"We have more sustainable choices for our bodies after death than just burial or cremation, and we have power to advocate for these options in our communities."
Advocates say composting is cheaper, more environmentally friendly and uses less energy than cremation or ground burial.
Over the last two decades, this question of green has moved beyond our living and into our dying in the most explicit of ways in the US, as a movement for environmentally friendly deathcare builds steam.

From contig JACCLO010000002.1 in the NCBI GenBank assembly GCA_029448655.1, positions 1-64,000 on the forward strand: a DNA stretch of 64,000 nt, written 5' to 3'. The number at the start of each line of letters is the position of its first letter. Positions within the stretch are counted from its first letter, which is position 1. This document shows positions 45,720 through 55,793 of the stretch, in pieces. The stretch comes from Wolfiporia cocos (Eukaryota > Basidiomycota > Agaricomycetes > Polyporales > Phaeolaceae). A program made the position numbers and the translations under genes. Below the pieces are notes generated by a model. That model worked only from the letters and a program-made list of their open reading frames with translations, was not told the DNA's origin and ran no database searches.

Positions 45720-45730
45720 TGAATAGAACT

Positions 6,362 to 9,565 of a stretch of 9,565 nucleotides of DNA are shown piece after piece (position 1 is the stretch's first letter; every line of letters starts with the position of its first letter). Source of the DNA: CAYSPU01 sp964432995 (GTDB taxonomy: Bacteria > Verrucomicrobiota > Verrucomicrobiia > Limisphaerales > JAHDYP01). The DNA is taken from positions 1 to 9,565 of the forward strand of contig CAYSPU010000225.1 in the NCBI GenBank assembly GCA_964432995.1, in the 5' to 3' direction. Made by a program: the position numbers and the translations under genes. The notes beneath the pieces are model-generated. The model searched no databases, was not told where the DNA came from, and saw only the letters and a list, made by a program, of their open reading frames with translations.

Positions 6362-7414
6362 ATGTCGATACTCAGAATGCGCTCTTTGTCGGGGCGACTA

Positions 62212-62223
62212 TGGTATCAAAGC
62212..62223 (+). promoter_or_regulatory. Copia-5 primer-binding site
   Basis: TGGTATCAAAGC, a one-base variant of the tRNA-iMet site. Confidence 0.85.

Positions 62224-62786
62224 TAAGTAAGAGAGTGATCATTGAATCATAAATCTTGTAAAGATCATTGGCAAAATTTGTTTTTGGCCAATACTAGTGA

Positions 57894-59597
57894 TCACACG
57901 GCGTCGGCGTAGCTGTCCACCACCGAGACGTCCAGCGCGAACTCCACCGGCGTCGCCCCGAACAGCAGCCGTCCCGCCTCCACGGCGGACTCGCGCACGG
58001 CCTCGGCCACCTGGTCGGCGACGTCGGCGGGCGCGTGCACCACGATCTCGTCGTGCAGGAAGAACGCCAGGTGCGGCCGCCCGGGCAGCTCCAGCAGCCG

Green, or natural burial is a way of caring for the dead with minimal environmental impact that aids in the conservation of natural resources, reduction of carbon emissions, protection of worker health, and the restoration and/or preservation of habitat. Green burial necessitates the use of non-toxic and biodegradable materials, such as caskets, shrouds, and urns.
Why rethinking the way we handle the dead could be a boon to the environment and your wallet.
The Urban Death Project is developing a new option which may appeal to those among us who want to minimize environmental harm and give something back to the earth when we die.